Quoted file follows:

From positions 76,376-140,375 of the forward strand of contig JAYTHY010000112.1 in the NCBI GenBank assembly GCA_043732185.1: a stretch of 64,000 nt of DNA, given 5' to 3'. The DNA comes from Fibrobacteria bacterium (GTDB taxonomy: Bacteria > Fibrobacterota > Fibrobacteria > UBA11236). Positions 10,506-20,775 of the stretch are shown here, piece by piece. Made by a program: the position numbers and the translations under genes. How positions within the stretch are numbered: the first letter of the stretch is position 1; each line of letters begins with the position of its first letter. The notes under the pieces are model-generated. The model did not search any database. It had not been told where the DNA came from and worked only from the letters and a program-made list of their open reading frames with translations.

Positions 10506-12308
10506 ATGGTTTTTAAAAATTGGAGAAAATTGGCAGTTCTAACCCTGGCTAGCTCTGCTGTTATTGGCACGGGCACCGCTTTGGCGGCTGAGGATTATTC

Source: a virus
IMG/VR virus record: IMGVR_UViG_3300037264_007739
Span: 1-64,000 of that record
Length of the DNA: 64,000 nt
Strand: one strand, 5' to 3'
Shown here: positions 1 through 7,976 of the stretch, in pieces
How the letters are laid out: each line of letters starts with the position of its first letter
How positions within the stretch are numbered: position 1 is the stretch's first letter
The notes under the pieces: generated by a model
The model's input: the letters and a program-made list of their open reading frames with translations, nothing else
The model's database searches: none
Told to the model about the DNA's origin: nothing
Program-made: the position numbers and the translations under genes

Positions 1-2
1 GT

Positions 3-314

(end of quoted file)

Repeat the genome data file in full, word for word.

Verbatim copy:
From positions 76,376-140,375 of the forward strand of contig JAYTHY010000112.1 in the NCBI GenBank assembly GCA_043732185.1: a stretch of 64,000 nt of DNA, given 5' to 3'. The DNA comes from Fibrobacteria bacterium (GTDB taxonomy: Bacteria > Fibrobacterota > Fibrobacteria > UBA11236). Positions 10,506-20,775 of the stretch are shown here, piece by piece. Made by a program: the position numbers and the translations under genes. How positions within the stretch are numbered: the first letter of the stretch is position 1; each line of letters begins with the position of its first letter. The notes under the pieces are model-generated. The model did not search any database. It had not been told where the DNA came from and worked only from the letters and a program-made list of their open reading frames with translations.

Positions 10506-12308
10506 ATGGTTTTTAAAAATTGGAGAAAATTGGCAGTTCTAACCCTGGCTAGCTCTGCTGTTATTGGCACGGGCACCGCTTTGGCGGCTGAGGATTATTC

Source: a virus
IMG/VR virus record: IMGVR_UViG_3300037264_007739
Span: 1-64,000 of that record
Length of the DNA: 64,000 nt
Strand: one strand, 5' to 3'
Shown here: positions 1 through 7,976 of the stretch, in pieces
How the letters are laid out: each line of letters starts with the position of its first letter
How positions within the stretch are numbered: position 1 is the stretch's first letter
The notes under the pieces: generated by a model
The model's input: the letters and a program-made list of their open reading frames with translations, nothing else
The model's database searches: none
Told to the model about the DNA's origin: nothing
Program-made: the position numbers and the translations under genes

Positions 1-2
1 GT

Positions 3-314